1.68 The rationale for the provision is that extra-territorial jurisdiction is appropriate for these offences because the places where training or preparation for terrorism are taking place are increasingly likely to be located abroad and it may allow for prosecutions of people preparing or training more generally for terrorism who have, for example, travelled from the UK to fight in Syria.[58]

1.69 Extending the territorial reach of very broadly worded criminal offences has obvious implications for those who have legitimate reasons for travelling to areas of the world affected by armed conflict—for example to visit family, to deliver humanitarian aid, or simply on business. We are therefore surprised that the Government's ECHR memorandum does not consider the human rights implications of these significant provisions.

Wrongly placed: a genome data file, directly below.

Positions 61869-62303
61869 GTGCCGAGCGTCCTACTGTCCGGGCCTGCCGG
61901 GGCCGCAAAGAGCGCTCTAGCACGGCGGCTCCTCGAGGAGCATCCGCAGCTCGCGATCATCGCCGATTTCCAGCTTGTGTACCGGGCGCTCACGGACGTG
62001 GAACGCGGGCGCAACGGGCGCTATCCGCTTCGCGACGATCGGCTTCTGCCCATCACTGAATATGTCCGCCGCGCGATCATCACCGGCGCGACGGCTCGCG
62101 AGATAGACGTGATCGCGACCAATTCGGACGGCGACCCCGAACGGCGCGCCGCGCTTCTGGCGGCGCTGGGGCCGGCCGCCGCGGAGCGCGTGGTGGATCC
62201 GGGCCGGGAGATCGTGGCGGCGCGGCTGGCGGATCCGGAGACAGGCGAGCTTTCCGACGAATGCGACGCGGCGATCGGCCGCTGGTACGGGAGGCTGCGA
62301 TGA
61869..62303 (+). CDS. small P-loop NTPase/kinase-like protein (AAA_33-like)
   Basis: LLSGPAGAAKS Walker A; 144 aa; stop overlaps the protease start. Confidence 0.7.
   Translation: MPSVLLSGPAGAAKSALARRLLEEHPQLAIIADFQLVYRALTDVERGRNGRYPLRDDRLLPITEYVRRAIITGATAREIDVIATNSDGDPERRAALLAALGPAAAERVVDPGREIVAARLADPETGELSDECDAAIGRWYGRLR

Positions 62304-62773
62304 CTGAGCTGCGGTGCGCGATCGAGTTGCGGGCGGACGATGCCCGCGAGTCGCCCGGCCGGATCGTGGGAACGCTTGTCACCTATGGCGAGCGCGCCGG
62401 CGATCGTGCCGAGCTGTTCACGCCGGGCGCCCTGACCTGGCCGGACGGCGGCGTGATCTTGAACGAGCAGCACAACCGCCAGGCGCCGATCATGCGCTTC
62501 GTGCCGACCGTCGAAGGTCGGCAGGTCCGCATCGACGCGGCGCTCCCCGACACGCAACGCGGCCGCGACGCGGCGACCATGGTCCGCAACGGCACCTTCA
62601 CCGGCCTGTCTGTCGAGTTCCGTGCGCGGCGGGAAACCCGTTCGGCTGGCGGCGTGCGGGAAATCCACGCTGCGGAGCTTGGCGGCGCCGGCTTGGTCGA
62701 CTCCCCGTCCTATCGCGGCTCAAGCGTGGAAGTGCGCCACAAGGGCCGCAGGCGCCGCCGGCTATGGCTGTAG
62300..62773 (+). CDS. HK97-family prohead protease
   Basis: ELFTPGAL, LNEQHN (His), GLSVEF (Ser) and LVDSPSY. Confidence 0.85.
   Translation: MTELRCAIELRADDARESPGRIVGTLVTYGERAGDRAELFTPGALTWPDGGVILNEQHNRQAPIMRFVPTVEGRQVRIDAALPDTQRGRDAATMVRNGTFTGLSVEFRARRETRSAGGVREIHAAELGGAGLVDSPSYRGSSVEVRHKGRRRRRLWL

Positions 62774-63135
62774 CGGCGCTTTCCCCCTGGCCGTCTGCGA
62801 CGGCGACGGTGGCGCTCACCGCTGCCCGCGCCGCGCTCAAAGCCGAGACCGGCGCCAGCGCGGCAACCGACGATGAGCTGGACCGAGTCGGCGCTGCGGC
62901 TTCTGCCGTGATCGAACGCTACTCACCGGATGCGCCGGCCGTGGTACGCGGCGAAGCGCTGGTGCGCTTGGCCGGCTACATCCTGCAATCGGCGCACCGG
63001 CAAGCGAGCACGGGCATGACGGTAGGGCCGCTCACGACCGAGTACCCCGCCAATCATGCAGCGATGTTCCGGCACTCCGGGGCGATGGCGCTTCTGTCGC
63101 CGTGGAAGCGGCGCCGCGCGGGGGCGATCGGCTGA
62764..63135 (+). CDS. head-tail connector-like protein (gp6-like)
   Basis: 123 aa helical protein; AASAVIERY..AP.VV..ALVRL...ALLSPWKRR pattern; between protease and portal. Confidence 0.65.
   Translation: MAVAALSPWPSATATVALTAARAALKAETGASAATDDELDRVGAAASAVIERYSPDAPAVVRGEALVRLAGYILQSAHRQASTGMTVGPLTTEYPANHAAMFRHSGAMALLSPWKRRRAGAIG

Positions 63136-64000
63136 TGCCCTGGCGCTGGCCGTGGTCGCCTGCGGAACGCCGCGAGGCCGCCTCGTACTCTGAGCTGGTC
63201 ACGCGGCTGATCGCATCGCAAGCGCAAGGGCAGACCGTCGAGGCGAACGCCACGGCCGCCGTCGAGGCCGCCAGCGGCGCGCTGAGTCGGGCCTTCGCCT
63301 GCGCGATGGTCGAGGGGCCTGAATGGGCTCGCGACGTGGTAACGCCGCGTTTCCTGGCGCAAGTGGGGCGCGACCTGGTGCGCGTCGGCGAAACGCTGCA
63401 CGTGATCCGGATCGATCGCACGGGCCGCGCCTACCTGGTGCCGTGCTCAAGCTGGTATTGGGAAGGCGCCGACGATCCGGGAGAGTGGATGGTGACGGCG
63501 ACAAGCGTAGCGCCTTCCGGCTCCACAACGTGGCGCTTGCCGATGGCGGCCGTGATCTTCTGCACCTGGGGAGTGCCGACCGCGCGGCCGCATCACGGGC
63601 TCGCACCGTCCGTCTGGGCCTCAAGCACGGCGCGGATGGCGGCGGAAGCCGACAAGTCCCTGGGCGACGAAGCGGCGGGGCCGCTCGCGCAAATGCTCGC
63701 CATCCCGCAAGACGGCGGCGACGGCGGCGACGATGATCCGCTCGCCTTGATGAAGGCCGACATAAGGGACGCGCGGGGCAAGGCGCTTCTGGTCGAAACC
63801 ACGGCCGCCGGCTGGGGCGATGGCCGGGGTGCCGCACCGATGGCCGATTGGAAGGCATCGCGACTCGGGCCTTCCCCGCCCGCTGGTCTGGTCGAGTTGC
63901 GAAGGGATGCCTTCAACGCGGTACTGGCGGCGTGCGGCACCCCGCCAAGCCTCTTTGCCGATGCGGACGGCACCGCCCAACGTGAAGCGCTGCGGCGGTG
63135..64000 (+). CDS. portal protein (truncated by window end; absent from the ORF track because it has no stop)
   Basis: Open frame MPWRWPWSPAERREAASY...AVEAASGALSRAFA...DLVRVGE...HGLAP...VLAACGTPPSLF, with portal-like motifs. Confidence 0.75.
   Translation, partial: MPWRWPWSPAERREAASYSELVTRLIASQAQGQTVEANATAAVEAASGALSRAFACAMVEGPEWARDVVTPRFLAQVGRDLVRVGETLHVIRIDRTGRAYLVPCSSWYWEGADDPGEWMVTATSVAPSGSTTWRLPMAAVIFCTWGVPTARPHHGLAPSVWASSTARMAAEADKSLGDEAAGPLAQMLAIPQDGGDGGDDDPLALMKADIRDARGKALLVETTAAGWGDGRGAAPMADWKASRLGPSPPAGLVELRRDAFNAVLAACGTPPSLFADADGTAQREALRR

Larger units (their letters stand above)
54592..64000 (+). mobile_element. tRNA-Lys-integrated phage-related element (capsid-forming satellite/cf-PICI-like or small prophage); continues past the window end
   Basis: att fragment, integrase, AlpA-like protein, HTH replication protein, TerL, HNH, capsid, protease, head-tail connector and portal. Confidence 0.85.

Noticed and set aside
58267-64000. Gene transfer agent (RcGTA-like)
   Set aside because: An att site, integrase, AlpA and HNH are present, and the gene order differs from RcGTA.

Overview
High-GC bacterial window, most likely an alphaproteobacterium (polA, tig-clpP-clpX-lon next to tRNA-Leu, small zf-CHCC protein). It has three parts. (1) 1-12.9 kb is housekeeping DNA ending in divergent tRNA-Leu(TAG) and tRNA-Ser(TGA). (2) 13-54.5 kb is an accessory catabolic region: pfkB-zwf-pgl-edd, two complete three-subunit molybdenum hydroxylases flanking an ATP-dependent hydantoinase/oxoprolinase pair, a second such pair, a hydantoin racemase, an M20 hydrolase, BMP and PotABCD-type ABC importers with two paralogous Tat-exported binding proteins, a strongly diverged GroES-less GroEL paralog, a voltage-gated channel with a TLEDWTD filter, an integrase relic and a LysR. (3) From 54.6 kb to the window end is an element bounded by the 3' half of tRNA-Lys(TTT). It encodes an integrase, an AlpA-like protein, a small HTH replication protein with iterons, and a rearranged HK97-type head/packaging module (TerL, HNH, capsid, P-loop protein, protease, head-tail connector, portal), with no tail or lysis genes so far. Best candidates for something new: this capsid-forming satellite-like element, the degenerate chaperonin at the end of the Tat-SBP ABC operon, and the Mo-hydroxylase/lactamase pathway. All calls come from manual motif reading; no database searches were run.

1.70 We note that the recent UN Security Council Resolution on Foreign Terrorist Fighters requires States to take a number of actions in relation to their nationals or residents who go abroad to be involved in terrorism, including by ensuring that their domestic laws establish serious criminal offences sufficient to enable them to prosecute and penalise their nationals and others who travel abroad to other States for the purpose of the planning or preparation of terrorist acts or the providing or receiving of terrorist training.[59] We acknowledge that clause 68 of the Bill can be seen as the UK's implementation of that particular obligation imposed by the UN Security Council Resolution. We also note, however, that the Resolution itself requires that the action taken by States to implement the obligations it imposes must be "consistent with international human rights law." We have therefore considered carefully whether this extension of the reach of the criminal law, which potentially interferes with a number of fundamental rights, is necessary, proportionate and sufficiently legally certain to be compatible with the UK's human rights obligations.